The Physics Behind “Interstellar’s” Visual Effects Was So Good, it Led to a Scientific Discovery

While he was working on the film Interstellar, executive producer Kip Thorne was tasked with creating the black hole that would be central to the plot. As a theoretical physicist, he also wanted to create something that was truly realistic and as close to the real thing as movie-goers would ever see.

On the other hand, Christopher Nolan – the film’s director – wanted to create something that would be a visually-mesmerizing experience. As you can see from the image above, they certainly succeeded as far as the aesthetics were concerned. But even more impressive was how the creation of this fictitious black hole led to an actual scientific discovery.

In short, in order to accurately create a visual for the story’s black hole, Kip Thorne produced an entirely new set of equations which guided the special effects team’s rendering software. The end result was a visual representation that accurately depicts what a wormhole/black hole would look like in space.

Artist's conception of the event horizon of a black hole. Credit: Victor de Schwanberg/Science Photo Library
Artist’s conception of the event horizon of a black hole. Credit: Victor de Schwanberg/Science Photo Library

This was no easy task, since black holes (as the name suggests) suck in all light around them, warp space and time, and are invisible to all but X-ray telescopes (due to the bursts of energy they periodically emit). But after a year of work by 30 people and thousands of computers, Thorne and the movie’s special effects team managed to create something entirely realistic.

Relying entirely on known scientific principles, the black hole appears to spin at nearly the speed of light, dragging bits of the universe along with it. Based on the idea that it was once a star that collapsed into a singularity, the hole forms a glowing ring that orbits around a spheroidal maelstrom of light, which seems to curve over the top and under the bottom simultaneously.

To simulate the accretion disk, the special effects team generated a flat, multicolored ring and positioned it around their spinning black hole. Then something very weird and inspiring happened.

McConaughey explores another world in Interstellar (top). Thorne’s diagram of how a black hole distorts light. Credit: Kip Thorne
Thorne’s diagram of how a black hole distorts light. Credit: Kip Thorne

“We found that warping space around the black hole also warps the accretion disk,” explained Paul Franklin, a senior supervisor of Academy Award-winning effects house Double Negative. “So rather than looking like Saturn’s rings around a black sphere, the light creates this extraordinary halo.”

The Double Negative team thought it must be a bug in the renderer. But Thorne realized that they had correctly modeled a phenomenon inherent in the math he’d supplied.

“This is our observational data,” he said of the movie’s visualizations. “That’s the way nature behaves. Period.” Thorne also stated that he thinks he can get at least two published articles out of it.

But more important than that is the fact that Thorne, a thoroughgoing scientist and lover of the mysteries of space and physics, has a chance to show a mass audience some real, accurate science.

The movie premiers in North America on November 7th.

Christopher Nolan and Kip Thorne explain the science behind creating the movie’s black hole.

Further reading: Wired

24 Replies to “The Physics Behind “Interstellar’s” Visual Effects Was So Good, it Led to a Scientific Discovery”

  1. Nice article. Just to clarify: visualizations of accretion disks around black holes have been properly visualized since the early work of Cunningham & Bardeen, in 1972/1973 or Luminet 1979. See, for example,…183..237C&refs=CITATIONS&db_key=AST

    for a list of papers that mainly include visualization calculations.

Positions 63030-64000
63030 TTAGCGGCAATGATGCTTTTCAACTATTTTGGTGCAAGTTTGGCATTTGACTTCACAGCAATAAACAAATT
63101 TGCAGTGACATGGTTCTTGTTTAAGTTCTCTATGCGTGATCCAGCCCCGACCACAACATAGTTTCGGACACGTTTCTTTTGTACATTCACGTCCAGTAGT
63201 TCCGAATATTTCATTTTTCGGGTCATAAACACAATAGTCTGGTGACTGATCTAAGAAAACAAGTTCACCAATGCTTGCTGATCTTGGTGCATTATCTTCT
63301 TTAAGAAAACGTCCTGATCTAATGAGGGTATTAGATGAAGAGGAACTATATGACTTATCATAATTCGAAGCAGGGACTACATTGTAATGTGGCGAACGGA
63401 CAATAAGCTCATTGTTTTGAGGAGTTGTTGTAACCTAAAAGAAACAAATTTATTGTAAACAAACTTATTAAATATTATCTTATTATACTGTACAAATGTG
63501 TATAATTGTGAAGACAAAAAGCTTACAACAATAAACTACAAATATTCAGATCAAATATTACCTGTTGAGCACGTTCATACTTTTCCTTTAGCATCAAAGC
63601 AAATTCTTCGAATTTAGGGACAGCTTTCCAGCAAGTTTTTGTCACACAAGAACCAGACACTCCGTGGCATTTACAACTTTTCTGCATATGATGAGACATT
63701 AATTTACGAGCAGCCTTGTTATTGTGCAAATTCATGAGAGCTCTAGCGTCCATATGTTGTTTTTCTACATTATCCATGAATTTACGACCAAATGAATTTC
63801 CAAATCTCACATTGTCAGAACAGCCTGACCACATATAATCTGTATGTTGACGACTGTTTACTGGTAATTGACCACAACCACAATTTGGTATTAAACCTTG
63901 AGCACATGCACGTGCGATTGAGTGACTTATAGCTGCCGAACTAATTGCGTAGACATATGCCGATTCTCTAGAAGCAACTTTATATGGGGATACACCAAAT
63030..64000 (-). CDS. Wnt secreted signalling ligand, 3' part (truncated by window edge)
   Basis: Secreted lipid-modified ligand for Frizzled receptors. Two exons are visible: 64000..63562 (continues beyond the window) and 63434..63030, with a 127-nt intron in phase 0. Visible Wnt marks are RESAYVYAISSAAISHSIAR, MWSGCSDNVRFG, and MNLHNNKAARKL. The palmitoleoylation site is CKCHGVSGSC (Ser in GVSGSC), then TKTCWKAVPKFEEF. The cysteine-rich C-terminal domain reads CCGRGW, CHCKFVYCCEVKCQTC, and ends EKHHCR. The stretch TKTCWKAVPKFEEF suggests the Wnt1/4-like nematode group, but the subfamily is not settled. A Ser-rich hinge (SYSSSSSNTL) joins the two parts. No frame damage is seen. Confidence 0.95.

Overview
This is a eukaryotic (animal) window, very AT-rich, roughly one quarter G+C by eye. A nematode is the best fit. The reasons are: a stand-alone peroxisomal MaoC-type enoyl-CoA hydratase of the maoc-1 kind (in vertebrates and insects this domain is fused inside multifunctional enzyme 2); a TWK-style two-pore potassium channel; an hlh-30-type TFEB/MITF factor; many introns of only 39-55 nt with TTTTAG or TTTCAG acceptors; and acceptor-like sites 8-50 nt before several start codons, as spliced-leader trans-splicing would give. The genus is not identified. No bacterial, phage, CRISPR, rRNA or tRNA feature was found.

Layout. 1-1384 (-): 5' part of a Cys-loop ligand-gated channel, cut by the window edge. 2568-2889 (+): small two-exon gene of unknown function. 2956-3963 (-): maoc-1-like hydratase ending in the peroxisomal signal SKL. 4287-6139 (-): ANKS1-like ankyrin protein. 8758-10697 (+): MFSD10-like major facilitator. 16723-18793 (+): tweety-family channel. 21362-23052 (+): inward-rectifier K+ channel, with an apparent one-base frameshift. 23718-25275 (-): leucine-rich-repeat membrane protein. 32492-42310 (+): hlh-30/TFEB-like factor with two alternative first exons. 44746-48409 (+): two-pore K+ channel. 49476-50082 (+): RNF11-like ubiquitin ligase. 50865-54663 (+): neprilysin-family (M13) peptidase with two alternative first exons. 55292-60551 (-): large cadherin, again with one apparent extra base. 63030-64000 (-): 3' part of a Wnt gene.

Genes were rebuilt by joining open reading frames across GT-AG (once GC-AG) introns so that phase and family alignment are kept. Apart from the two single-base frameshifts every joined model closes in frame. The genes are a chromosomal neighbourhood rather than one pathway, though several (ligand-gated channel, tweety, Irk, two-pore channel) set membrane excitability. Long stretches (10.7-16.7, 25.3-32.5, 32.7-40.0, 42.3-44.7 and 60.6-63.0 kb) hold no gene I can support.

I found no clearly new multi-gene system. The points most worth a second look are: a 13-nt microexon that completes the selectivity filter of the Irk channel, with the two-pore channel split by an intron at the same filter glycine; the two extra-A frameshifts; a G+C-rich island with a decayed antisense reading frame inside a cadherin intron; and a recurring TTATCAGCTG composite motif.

There has also been a very nice set of visualizations of black holes by Ute Krauss ( and recently by Thomas Mueller.

    I think what is new here is the coordinate system in which the calculations were done, this is a really technical aspect, but please do not get the impression that “Interstellar” has the first ever correct visualizations of a flow around a black hole…

  2. I don’t agree with the white fuzz… I believe we should be seeing a set of airy discs, concentric rings surrounding the singularity, each disc with its own chromatic aberration and so… circular rainbows. As a ship accelerates towards a singularity, the closest discs should phase blue, so depending on both the Fraunhofer angles and the relative velocities, this shifting would tell us both the off axis and the speed differential. So no, I don’t agree with the white fuzz.

    1. The title also calls the movie “Intellstellar”. Looks like it was written in a hurry. *S*

  3. LOL Science? To begin with wormholes at the center of a spinning black hole are a convenience theory for interstellar space travel. Just because the mathematics says its possible doesn’t make it so. To state something is mathematically sound is no different than stating a sentence is grammatically sound. Just because you can write a grammatically correct sentence that states leprechauns are real doesn’t make them real…

    1. I’m kind of puzzled. Perhaps I misunderstand what you are saying?

      There is a LOT of observational data which strongly supports the existence of black holes. Rejection of the idea of black holes would require invocation of either some other object which would likely have to be stranger than a black hole, or a pretty wholesale rejection of our knowledge of Physics.

      There is a lot of cosmology which is on rather shaky grounds, the existence of black holes is on surprisingly firm ground.

      1. I should point out that wormholes are, of course, not at all on firm grounds if that was the only point you were making.

      2. You’re wrong and what is absolutely hilarious and horribly sad at the same time is the fact that you are completely unable to recognize how wrong you are because you’ve been totally sold by the pseudo-physicists that are occupying the upper reaches of modern academia in particle physics, gravitational physics, astrophysics and cosmology. Black holes are now and always have been an intellectual fiction. To understand what the pseudo-scientists in academia are calling ‘black holes’ would require a wholesale rejection of much of our knowledge of modern physics; not all… but quite a bit.